Annette Tomei, a chef who teaches wine and cocktail classes at the International Culinary Center in New York, says fresh ingredients will dominate cocktail menus, particularly in fall and winter. “Seasonal ingredients continue to influence cocktail recipe development,” Tomei says. “For the holiday season, preserved ingredients, such as whole fruits, jams and marmalades, are good choices, as well as infusions, syrups and house-made bitters.”

Although Tomei has created her own marmalade cocktail, which isn’t publication-ready just yet, she says she draws inspiration from one of her favorite places: Madam Geneva at Saxon + Parole, a bar and lounge in New York City. “Their seasonal marmalade cocktail called Madam’s Jams and Preserves is a star, and they definitely fit the profile of ‘really trendy’ in the best way,” she says. “This particular drink (made with Beefeater gin, lemon and seasonal jam) is fresh and refreshing, and the use of the seasonal product and the homemade marmalade is a special touch. Even non-gin drinkers will enjoy it.”

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Parole Whiskey from Saxon + Parole.

For her own marmalade cocktails, Tomei uses rum instead of gin and a citrus juice that matches the marmalade she has chosen. She also tries to match the type of bitters to the marmalade. “It’s usually something contrasting, not the same, such as chocolate bitters, coffee bitters or something spicy,” she says.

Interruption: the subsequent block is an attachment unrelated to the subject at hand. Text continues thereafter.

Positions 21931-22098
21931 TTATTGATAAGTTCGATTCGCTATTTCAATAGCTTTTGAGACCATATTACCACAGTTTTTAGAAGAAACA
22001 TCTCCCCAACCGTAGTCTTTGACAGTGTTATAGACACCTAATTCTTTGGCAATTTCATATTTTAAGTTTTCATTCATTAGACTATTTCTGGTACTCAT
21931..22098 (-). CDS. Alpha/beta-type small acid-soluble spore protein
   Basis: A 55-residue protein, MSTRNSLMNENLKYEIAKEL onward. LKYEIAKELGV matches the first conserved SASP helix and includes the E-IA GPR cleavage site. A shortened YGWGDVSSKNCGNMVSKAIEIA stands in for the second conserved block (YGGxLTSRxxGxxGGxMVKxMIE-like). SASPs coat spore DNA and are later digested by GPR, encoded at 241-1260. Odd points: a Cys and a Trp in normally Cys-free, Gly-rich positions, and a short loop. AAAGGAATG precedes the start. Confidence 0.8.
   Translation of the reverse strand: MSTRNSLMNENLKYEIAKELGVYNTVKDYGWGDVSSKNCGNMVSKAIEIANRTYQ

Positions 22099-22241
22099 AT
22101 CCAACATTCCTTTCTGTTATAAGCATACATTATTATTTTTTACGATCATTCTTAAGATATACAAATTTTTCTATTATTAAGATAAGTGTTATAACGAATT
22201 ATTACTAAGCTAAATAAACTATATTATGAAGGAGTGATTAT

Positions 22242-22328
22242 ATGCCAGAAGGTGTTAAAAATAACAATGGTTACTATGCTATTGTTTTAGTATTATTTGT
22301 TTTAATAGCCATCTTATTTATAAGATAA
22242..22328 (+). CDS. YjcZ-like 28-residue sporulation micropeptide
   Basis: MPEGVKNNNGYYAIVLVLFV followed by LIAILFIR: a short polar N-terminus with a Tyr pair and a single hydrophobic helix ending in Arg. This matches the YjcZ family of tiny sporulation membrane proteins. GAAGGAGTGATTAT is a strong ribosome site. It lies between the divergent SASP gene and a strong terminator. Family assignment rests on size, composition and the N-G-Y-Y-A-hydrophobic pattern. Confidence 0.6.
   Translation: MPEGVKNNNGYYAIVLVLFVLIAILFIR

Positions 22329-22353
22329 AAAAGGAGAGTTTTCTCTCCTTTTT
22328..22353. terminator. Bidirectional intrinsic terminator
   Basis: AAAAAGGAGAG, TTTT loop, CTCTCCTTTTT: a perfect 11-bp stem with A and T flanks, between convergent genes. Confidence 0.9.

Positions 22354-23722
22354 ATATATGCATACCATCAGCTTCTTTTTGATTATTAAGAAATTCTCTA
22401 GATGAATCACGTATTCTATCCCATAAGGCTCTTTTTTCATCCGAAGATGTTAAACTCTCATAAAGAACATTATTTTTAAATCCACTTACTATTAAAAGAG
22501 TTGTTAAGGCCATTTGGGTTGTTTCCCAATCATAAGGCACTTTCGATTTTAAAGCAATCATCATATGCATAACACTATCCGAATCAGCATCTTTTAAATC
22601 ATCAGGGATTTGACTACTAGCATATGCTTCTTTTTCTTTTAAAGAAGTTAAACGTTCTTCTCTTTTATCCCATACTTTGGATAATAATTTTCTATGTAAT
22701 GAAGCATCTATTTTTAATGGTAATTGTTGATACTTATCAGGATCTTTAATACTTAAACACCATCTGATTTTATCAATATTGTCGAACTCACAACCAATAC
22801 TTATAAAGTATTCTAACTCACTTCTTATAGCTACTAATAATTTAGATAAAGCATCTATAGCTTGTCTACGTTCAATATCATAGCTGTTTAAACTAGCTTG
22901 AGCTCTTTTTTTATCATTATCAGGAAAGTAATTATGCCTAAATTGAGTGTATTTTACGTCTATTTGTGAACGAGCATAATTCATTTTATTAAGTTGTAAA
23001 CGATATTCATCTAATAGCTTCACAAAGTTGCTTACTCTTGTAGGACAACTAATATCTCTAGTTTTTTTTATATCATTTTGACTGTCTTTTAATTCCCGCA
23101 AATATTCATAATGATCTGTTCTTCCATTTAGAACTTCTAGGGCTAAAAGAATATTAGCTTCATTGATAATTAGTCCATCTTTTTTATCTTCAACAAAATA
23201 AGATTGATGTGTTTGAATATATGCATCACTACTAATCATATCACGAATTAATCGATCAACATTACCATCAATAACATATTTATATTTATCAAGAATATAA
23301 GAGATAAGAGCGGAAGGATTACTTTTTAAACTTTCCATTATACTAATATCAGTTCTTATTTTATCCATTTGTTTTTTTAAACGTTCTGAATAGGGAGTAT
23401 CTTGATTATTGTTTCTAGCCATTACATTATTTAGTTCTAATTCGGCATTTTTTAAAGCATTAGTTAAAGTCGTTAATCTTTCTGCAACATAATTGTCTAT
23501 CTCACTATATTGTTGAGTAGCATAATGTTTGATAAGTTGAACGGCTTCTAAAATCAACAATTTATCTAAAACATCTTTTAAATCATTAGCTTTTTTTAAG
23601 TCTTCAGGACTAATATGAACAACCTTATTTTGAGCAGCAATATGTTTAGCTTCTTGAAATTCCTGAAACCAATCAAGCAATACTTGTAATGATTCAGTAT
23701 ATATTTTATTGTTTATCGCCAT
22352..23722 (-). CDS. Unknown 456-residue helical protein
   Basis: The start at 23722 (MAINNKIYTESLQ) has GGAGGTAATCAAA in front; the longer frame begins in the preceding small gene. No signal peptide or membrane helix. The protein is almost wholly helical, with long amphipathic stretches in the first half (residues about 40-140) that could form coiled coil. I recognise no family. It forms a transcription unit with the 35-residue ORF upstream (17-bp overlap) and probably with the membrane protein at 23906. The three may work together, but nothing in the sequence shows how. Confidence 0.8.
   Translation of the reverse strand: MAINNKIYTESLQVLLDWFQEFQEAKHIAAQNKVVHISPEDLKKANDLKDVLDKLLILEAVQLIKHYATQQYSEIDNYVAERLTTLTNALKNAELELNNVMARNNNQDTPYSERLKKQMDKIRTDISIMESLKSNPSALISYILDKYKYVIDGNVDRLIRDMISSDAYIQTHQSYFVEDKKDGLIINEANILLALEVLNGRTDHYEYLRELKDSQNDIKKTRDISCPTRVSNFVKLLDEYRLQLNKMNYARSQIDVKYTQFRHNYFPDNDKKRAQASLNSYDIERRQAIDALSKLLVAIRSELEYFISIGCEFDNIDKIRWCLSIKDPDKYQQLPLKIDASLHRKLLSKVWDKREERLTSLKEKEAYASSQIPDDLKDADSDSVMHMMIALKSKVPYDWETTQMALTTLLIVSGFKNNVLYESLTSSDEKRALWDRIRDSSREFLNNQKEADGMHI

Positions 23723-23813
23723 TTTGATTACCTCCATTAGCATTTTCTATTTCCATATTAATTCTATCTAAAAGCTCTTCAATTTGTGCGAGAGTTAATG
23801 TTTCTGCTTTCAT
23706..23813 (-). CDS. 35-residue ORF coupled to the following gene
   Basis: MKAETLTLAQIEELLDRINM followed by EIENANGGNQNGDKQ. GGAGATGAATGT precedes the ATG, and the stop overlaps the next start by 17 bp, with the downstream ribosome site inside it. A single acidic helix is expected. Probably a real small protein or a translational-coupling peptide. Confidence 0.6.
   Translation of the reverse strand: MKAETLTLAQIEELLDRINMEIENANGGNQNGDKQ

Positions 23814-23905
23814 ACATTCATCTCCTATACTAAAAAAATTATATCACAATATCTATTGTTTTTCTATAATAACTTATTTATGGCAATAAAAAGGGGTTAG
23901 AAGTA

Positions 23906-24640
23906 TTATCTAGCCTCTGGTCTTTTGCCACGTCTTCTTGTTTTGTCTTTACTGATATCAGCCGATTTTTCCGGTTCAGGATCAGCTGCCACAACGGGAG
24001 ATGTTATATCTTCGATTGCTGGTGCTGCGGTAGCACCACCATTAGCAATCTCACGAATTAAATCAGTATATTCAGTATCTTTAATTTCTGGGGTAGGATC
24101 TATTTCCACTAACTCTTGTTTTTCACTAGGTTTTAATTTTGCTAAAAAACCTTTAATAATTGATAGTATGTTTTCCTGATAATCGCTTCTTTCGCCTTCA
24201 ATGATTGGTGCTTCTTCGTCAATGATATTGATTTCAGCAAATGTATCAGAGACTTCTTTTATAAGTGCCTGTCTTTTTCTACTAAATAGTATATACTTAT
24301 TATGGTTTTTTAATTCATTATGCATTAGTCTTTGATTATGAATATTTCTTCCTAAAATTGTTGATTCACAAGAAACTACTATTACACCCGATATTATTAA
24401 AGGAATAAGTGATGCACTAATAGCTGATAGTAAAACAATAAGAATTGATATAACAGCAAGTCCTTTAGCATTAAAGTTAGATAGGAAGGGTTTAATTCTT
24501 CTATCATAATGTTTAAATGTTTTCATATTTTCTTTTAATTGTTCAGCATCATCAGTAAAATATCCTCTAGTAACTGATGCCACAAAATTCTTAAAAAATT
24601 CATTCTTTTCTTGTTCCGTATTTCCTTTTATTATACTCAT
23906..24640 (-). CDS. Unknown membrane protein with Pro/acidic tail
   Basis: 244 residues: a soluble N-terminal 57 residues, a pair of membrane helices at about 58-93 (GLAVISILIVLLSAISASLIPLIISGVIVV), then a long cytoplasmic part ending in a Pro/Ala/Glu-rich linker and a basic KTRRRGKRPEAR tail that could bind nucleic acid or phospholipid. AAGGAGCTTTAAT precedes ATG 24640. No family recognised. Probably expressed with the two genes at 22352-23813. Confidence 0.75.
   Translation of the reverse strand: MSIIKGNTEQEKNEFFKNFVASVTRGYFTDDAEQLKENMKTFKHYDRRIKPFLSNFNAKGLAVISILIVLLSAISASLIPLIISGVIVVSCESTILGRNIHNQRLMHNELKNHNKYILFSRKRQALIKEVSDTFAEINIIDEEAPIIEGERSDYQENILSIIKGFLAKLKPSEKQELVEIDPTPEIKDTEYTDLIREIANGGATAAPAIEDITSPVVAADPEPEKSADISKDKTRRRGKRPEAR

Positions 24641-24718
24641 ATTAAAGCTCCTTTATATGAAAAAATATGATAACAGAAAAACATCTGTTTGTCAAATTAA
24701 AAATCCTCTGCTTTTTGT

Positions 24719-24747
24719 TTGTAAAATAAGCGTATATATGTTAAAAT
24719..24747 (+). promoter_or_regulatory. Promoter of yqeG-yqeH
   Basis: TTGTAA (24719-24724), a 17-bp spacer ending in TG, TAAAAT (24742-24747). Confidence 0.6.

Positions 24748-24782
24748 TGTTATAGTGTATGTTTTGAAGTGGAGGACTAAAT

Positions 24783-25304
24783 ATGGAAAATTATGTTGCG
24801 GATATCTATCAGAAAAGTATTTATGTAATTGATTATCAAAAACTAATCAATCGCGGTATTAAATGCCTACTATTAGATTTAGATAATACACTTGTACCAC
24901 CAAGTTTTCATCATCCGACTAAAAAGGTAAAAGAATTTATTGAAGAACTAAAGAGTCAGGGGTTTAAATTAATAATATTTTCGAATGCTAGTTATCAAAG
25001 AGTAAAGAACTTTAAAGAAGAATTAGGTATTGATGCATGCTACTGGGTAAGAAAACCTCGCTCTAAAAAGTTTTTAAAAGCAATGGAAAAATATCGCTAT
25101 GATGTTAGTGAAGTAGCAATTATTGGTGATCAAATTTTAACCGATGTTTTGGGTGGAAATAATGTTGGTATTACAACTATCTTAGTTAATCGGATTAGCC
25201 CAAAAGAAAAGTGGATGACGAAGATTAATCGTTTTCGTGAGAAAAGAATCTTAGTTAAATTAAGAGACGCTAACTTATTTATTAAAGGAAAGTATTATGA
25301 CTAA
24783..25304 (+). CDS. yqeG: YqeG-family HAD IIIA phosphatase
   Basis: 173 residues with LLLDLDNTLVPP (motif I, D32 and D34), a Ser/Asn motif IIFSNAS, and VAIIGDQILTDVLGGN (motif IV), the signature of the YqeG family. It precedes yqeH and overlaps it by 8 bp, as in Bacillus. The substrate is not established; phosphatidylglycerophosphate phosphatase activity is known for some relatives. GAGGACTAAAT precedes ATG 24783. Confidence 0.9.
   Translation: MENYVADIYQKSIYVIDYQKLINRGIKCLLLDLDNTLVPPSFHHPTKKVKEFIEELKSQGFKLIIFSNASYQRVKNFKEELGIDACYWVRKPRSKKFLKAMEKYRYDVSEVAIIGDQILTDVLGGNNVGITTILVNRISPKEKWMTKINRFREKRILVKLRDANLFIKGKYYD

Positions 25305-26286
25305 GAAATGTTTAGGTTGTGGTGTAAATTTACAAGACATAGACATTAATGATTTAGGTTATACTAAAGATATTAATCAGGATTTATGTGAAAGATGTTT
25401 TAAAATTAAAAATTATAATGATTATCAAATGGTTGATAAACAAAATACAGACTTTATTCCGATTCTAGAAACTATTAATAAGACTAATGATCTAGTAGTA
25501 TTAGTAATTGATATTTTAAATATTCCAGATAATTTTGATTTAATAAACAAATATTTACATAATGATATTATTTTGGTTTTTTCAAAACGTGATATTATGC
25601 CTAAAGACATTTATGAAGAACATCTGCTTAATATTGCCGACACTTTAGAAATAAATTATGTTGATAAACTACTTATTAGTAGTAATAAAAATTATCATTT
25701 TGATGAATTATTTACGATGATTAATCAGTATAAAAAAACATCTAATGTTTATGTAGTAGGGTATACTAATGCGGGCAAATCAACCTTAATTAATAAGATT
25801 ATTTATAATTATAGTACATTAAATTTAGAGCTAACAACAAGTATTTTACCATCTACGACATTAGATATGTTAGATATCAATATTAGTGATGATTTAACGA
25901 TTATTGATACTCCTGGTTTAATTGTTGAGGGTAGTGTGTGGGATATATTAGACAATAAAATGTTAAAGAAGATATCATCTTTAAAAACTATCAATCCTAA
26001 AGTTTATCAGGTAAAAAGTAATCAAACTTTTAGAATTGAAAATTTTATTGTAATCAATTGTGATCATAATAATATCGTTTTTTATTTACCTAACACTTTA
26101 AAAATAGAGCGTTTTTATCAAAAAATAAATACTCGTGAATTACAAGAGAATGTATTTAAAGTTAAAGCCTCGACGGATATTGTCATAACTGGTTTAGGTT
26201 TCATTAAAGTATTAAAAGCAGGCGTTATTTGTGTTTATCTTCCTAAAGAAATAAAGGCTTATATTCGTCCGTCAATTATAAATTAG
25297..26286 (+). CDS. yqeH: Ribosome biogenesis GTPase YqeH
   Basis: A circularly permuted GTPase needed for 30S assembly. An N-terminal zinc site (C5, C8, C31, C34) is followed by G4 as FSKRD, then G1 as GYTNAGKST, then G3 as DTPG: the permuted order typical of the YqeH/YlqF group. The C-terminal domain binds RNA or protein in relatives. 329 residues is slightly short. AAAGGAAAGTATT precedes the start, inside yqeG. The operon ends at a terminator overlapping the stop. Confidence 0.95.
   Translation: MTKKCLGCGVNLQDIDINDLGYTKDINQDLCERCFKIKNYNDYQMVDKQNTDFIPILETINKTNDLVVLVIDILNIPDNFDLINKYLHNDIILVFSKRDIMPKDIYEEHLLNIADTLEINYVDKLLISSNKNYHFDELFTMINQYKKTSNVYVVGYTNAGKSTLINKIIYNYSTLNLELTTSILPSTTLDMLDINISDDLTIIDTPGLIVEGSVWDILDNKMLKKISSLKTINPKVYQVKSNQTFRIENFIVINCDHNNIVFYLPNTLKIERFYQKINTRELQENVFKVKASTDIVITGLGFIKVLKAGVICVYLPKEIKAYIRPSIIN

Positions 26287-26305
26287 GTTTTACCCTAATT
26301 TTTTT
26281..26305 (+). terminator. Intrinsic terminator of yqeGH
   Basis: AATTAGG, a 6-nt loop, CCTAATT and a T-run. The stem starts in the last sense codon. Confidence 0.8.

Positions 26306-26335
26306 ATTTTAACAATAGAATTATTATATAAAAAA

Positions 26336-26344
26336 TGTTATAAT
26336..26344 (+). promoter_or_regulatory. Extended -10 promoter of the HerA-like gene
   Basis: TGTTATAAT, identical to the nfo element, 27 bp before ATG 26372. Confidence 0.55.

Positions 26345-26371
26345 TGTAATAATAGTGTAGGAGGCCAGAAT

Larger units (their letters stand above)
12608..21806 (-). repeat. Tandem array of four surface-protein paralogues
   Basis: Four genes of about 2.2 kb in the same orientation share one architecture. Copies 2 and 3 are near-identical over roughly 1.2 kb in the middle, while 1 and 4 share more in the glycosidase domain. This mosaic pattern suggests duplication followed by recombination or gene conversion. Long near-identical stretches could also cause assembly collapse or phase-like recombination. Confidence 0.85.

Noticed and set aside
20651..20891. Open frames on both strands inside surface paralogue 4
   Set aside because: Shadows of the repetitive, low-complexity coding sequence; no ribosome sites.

At Sea Island, the holiday menu is focused on heartier, warmer cocktails. One new drink, Hot Buttered Rum Raisin, is made with Atlantico Solera Rum, fresh-pressed apple cider, tawny port, fall spices such as cinnamon and clove, golden raisin butter and bitters. The cocktail is sweet and savory, invoking flavors of warm baked goods. “In fall, apples are an important ingredient,” Carrier says. “But very few apples are grown in Georgia, so we can bring in apple cider from other places or work with some of the orchards along the Tennessee border (where apples are grown) to make our own.”

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Sea Island’s Hot Buttered Rum Raisin is made with Atlantico Solera Rum, pressed apple cider, port, fall spices, raisin butter and cloves.

For Thanksgiving, the Sea Island team created Homecoming, a concoction that features  a mix of Cockspur Rum, Cocchi’s Barolo Chinato, amaretto and prosecco. Like coming home, the drink offers a sense of comfort. “There is a warmth of flavor, not of temperature, along with layers and integrated spice,” Carrier says.